In discussing the inclination of designers to stick with a bland, seemingly safe palette in health care facilities, Jain Malkin says in her Hospital Interior Architecture that "Evidence suggests that bland monotonous environments cause sensory deprivation and are detrimental to healing. The brain needs constant change and stimulation in order to maintain homeostasis...."
Of our historical tendency to maintain a sanitary and sterile look in patient rooms, wards and halls, she says, "White walls have a clinical appearance that is unfamiliar and strange to most people; the absence of color is eerie." She states that the combination of white walls, ceilings, and floors create strange perceptual conditions.
Here are some general rules for various areas:
Patient rooms: There should be a soft, uniform field of view. Ceilings should be tinted because of the supine position of the bedridden. Walls and floors should be soft in tone, with a reflectance value of between 40 and 60 percent. Maximum color appeal is found in tints and variations of soft red, blues, and greens. Good choices include coral, peach, rose, pale gold, colonial green. For chronic patients, cooler and more soothing colors such as light green and aqua are indicated for longer-term stays.
Visitors rooms, solaria, recreation rooms: More freedom is permitted here and a change of pace is desirable. More vibrant end wall treatments are suggested such as terra cotta, old gold, emerald green, turquoise, or sapphire blue. Even flamingo or pumpkin could work well here.
Waiting rooms: Studies show that a cool color creates a soothing feeling that promotes the suspension or slowing of response, causing test subjects to underestimate the elapsed time spent in a room. A pale to mid blue, green, or aqua would work well here to soothe the anxious.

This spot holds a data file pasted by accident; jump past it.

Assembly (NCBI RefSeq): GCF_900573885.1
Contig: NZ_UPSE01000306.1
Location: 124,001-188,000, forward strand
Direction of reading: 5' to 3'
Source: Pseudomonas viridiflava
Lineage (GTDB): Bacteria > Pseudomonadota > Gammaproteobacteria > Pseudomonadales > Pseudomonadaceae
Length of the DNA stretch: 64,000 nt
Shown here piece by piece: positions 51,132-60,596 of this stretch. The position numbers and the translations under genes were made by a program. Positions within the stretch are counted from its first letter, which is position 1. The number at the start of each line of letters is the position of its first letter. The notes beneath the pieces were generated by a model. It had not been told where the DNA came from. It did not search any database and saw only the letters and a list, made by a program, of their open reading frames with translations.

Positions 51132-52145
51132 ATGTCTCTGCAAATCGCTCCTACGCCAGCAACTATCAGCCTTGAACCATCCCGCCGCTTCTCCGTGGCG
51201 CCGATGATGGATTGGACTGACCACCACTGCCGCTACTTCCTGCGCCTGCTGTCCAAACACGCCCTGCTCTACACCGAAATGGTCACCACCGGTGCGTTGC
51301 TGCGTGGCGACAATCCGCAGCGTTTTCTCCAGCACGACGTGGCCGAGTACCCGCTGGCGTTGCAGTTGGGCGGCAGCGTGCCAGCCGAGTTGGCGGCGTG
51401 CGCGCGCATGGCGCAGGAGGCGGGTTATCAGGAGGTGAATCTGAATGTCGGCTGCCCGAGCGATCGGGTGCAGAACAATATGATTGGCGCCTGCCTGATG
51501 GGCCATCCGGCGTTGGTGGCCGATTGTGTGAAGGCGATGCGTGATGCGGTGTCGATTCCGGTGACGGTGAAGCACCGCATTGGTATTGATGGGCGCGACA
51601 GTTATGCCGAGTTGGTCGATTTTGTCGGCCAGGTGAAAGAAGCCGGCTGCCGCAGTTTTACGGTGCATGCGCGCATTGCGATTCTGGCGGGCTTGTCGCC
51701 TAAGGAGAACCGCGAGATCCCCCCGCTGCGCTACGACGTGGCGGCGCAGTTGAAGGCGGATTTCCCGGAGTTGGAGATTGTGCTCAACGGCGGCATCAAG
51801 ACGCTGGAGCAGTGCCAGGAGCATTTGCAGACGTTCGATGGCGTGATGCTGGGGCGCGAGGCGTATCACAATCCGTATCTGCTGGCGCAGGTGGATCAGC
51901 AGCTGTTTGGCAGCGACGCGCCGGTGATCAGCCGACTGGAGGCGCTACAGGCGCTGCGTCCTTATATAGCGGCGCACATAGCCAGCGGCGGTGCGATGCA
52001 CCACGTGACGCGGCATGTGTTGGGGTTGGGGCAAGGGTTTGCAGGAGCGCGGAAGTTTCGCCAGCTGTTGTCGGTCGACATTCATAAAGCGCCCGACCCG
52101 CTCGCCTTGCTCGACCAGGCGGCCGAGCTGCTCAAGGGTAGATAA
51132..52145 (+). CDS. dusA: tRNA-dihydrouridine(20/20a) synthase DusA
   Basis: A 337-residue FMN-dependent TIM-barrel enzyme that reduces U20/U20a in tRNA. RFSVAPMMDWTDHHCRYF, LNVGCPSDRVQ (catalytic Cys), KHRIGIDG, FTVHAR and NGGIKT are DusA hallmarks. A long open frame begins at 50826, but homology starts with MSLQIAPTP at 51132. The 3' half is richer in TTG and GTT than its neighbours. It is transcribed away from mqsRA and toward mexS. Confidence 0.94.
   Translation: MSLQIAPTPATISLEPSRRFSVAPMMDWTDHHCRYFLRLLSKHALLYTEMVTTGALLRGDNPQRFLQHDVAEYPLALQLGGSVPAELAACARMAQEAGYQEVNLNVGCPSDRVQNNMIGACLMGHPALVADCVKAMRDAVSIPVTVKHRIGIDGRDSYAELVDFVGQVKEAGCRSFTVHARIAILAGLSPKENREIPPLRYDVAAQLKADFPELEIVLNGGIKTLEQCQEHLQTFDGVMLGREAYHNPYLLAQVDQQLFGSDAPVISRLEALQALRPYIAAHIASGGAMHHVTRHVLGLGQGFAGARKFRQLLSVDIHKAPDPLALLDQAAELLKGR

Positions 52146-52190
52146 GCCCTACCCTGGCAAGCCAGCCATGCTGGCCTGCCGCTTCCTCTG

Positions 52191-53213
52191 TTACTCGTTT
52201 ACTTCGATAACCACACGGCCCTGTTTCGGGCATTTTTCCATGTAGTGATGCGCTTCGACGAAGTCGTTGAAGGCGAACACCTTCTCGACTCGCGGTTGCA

Surgery: To combat the problem of glare from high-intensity lights, special tones of blue and green tile and other wall materials are used successfully. Such application of color reduces brightness in the field of view, builds a better level of visual contrast, and complements the reddish tint of human blood and tissue, thus aiding the acuity of the surgeon's eyes. Avoid red.
X-ray and physiotherapy rooms: The soothing and relaxing properties of aqua make it an excellent choice for these areas where patients may have high stress levels.
Examining and treatment rooms: Coral and peach are good for rooms where the visit is brief. If the visits are long, choose light green or aqua.
Offices and laboratories: Pearl gray is excellent where good color discrimination is necessary. Otherwise, a light warm tone on the whole, with small areas of more vibrant cool and warm accents, will please the majority of people and provide the right amount of visual stimulation.
It has been documented that the proper color palette in the health care environment can reduce stress on patients and that stress is an important hindrance to recovery.
In his Innovations in Healthcare Design, John Herder reminds us that psychologically, stress induces a state of helplessness and feelings of anxiety and depression. Physically, stress results in higher blood pressure, higher muscle tension, higher levels of stress hormones, and can have suppressive effects on immune system functioning.
If you can measurably reduce patient stress with a simple coat of paint, the investment is sure to be a sound one.
Kim Baughan-Young is an interior designer and licensed psychotherapist with HDR Architecture in Los Altos, Calif.